I beat this boy senseless. The cities themselves are the starring part of the presentation though, crammed with details that really make them feel alive. Zoom around the city, pick up customers, make mad money. Developers, Sniper, have done a good job of shrinking Crazy Taxi to the handheld realm. Graphics are not so well, too. When the timer expires, drivers are scored for the fares they collected and rated on their overall performance.
There's only one new move introduced in Crazy Taxi 2, but it's a good one. There is a new soundtrack, and it's not bad at all, but you can customize this game with your favorite tracks. But you can learn awesome trick moves using reverse and drive shift combos to give yourself a burst of speed when you need it most. In addition, you can practice your crazy driving skills or play the two mini-games. Hitting the Triangle button will execute a Crazy Hop -- a move that sends you soaring over oncoming traffic and earns you extra cash.
Downgrades obviously had to be made due to the tech they were running on, but most everything has stayed in tact making a very good-looking package. Picking up a green fare with 12 seconds until game over might not be the best move. You get paid each time you successfully get your customer to his or her destination on time. Then they'll head for the Small Apple maps in Crazy Taxi 2, which is inspired by New York's large building fronts, hectic downtown streets, and the city's famous Central Park and subway system. Grafics are good but not for a game like that. You can steal passengers from other cabbies by bumping your opponent's car creating chaotic competition on the road! One evening, we were hanging out with some friends in my basement when he blew the dust off of Crazy Taxi and started talking trash about how awesome he was at the game.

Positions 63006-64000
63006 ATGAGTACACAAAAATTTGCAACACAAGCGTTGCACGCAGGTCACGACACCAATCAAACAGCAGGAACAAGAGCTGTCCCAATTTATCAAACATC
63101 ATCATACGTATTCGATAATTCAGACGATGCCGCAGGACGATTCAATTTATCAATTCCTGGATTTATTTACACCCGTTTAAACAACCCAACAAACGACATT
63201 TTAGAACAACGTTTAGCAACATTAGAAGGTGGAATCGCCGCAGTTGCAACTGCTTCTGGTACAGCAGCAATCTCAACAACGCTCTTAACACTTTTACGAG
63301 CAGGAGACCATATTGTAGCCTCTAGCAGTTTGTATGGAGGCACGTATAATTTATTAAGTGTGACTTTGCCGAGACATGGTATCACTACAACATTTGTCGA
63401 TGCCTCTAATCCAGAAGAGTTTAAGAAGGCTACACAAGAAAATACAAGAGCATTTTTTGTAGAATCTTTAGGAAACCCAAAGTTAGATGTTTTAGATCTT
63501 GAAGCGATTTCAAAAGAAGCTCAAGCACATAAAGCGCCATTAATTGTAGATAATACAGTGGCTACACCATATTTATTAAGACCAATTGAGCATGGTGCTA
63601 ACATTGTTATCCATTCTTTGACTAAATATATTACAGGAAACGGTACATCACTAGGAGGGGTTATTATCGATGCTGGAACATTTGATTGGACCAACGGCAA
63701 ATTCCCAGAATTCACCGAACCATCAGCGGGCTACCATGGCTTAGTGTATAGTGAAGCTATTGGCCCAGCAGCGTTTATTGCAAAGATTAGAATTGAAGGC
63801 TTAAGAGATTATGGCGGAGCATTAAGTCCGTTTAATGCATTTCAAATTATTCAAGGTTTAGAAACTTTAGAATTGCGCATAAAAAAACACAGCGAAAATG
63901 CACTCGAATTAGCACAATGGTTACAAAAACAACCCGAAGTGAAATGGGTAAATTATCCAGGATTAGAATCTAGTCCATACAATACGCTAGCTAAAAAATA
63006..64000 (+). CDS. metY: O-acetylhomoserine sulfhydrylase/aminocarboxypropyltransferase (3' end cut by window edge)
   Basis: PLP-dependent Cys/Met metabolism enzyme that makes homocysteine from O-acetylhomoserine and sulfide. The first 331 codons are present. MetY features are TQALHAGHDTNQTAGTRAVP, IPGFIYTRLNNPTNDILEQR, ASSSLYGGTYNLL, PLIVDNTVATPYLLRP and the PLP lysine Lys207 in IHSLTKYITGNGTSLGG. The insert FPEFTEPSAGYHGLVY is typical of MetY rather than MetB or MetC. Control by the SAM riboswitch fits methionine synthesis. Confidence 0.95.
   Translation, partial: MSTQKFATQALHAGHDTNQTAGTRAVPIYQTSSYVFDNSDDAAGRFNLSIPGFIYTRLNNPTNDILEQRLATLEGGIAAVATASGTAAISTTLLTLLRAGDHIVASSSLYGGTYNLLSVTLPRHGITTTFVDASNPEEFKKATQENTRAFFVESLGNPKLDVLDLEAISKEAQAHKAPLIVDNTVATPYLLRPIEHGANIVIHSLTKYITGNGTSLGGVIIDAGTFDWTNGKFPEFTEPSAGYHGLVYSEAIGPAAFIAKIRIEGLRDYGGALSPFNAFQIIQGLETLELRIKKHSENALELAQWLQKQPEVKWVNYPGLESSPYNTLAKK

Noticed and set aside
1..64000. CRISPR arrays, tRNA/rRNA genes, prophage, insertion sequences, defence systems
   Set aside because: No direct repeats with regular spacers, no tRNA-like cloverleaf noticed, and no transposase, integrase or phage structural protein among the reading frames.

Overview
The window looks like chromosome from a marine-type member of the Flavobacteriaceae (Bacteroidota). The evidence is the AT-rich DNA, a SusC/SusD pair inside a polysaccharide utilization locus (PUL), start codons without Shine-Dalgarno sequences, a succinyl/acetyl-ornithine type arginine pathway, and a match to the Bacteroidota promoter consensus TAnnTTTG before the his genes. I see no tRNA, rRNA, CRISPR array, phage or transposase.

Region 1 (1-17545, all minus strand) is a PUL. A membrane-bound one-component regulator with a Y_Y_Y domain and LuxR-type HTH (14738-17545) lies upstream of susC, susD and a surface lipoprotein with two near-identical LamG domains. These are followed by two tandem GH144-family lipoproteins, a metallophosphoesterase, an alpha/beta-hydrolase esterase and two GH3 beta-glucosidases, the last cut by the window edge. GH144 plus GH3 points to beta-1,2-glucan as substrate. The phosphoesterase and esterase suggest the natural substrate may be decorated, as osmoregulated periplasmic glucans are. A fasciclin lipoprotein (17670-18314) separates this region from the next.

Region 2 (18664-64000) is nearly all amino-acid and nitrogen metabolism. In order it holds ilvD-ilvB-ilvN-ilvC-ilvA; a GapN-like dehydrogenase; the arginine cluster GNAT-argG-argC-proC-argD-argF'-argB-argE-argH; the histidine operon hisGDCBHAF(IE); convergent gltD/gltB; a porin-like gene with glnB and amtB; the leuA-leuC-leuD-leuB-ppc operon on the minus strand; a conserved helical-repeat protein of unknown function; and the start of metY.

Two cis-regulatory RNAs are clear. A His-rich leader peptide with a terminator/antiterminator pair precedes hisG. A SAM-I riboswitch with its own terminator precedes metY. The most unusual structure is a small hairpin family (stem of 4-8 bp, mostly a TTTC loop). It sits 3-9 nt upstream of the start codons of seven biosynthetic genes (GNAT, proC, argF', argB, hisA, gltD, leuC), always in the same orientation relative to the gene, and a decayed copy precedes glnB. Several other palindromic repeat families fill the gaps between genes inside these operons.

It sounds and is easy to get into, but once you get the hang of adjusting your air freshener and slamming into walls to facilitate turns, you'll start to master the tip-grabbing methods and your own personal route. There is no denying the original is a classic. There are only two different places that you can drive around and the gam. Out of habit from playing so many other racing games, I kept holding down the brake to reverse, and that takes away valuable time. Both of these modes feature mini-games that help you hone your driving skills. If you want to get better at the trick moves, check out Crazy Box or Crazy Pyramid.
However, this is what it is, and I admit there is still plenty of fun to be had. But don't expect to master any of these moves without consulting the guidebook. You can try to beat your last high score or challenge a friend to a little one-on-one to kick things up a notch. In this mode, you can steal your opponent's passengers by bumping their car. Other than new characters and tracks, both versions of the game are pretty similar. It was popular in the arcades and on the home system that still is dear to my heart, the Dreamcast. Anyway, back in our high school days, Adam and I were in love with a little machine called the PlayStation 2.